PIMS Analytic RNA Combinatorics Workshop (PARC)
April 14 1:30 - 3:00 PM K9509 (Burnaby campus SFU)
Introduction to RNA, Markus Nebel
In this introductory seminar, we will present several ways of how RNA structure is modeled. Starting from a brief explanation of the chemical structure of RNA, we will discuss different but
closely related discrete models and sketch their ties to the algorithmic prediction of RNA folding.
April 15 - 16 2014
Simon Fraser University, Burnaby CANADA
TASC II 8500
This two day workshop focuses on the combinatorial aspects of RNA secondary structure.
- Ralf Bundschuh (Ohio State)
- Anne Condon (UBC)
- Christine Heitsch (Georgia Tech)
- Jan Manuch (SFU/ UBC)
- Markus Nebel (TU Kaiserslautern)
- Yann Ponty (CNRS; Polytechnique)
- Cedric Chauve (SFU)
Current RNA bioinformatics strongly relies on discrete abstractions and decomposition schemes for the conformation of nucleic acids. This workshop will bring together scientists from bioinformatics, mathematics and computer science in an attempt to bridge the gap between the enumeration and (asymptotic) analysis of models for RNA structure, and the design of RNA algorithms.
The talks will take place in PIMS seminar room of TASC II 8500
The Introductory talk by Markus Nebel will be in The Shrum Science Center K9509
On the design of exponentially long folding pathways
It is interesting to understand how DNA or RNA molecules fold, i.e., change their shape or secondary structure, and how to program molecules to fold in useful ways. In particular, DNA computations happen when sets of interacting molecules follow specific folding pathways (sequences of secondary structures). Longer pathways imply longer and thus potentially more complex computations.
This motivates the question: is it possible to design a set of DNA or RNA molecules that follow a folding pathway of length exponential in the total length of the participating molecules? In this talk we'll show that the answer is yes, for a simple energy model. To design our molecules, we use models and abstraction techniques from the field of molecular programming, namely chemical reaction networks and their realization as DNA strand displacement systems.
The correctness of our design relies on there being a single copy of some participating molecules in solution. We'll also show that the answer to our design question is no if many copies of all molecules are present.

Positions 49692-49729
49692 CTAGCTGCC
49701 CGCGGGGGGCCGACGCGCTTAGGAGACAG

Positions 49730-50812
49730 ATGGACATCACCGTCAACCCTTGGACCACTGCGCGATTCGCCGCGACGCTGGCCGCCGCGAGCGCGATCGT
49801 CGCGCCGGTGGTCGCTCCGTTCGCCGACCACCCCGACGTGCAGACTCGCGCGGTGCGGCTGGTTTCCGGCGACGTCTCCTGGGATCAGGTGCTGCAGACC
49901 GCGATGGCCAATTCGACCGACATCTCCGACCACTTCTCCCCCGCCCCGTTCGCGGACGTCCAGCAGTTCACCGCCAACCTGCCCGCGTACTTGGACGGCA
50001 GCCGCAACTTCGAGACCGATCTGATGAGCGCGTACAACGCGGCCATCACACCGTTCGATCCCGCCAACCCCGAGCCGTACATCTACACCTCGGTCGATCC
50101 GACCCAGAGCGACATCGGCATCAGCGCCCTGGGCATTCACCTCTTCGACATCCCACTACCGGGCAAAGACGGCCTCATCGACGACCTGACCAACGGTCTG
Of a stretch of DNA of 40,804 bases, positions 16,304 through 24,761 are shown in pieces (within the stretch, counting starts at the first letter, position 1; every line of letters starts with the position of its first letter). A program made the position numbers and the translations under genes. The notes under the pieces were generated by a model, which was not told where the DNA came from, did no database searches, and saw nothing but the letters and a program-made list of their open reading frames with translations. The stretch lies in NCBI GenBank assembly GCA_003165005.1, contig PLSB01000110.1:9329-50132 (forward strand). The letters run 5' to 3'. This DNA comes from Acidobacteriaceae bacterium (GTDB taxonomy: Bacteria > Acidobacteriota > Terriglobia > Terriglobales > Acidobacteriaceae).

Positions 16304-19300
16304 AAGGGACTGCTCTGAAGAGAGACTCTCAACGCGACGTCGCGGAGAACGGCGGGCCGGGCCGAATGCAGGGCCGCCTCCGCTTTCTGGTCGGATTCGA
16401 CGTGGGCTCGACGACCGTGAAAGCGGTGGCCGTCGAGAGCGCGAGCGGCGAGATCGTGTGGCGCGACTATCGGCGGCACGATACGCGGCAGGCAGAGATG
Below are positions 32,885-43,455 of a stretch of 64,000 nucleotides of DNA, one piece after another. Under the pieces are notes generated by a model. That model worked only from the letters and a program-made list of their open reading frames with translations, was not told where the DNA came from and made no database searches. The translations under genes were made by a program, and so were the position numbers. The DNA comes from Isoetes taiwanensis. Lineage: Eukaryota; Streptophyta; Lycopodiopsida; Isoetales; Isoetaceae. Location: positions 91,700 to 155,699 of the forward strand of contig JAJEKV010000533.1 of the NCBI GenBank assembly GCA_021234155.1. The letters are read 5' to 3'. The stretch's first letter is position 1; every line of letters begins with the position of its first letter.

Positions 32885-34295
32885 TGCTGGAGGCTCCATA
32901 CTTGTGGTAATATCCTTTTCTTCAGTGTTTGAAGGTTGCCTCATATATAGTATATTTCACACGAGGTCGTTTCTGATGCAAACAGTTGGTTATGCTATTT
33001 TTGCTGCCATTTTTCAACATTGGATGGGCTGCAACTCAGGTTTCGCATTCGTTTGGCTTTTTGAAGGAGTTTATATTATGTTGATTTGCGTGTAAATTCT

Computing energy barrier of folding pathways
Knowledge of energy barriers between pairs of secondary structures for a given RNA molecule is useful, both in understanding RNA function in biological settings and in design of programmed molecular systems. Current heuristics are not guaranteed to find the exact energy barrier, raising the question whether the energy barrier can be calculated efficiently.
We study the computational complexity of a simple formulation of the energy barrier problem posed by Morgan and Higgs, in which each base pair contributes an energy of -1, only base pairs in the initial and final structures may be used on a folding pathway from initial to final structure, each arc from the initial structure is removed exactly once and each arc from the final structure is added exactly once along the pathway, and all the intermediate structures along the pathway are pseudoknot-free. Morgan and Higgs refer to this type of pathways as direct pathways. Note that the length of direct pathway is exactly the number of arcs in the initial structure plus the number of arcs in the terminal structure. The barrier of the pathway is the difference between energies of the highest energy intermediate structure along the pathway and the initial structure. We show that the problem of determining whether there is a direct pathway between two structures with barrier at most k is NP-complete. On the other hand, we show how to solve this problem exactly, using techniques for deconstructing bipartite graphs. The problem is NP-hard and so our algorithm requires exponential time O(n^2k+2.5) in the worst case but performs quite well empirically on pairs of structures that are hundreds of nucleotides long.
Phase transitions in homopolymer models of RNA
The RNA homopolymer model, in which each base interacts with each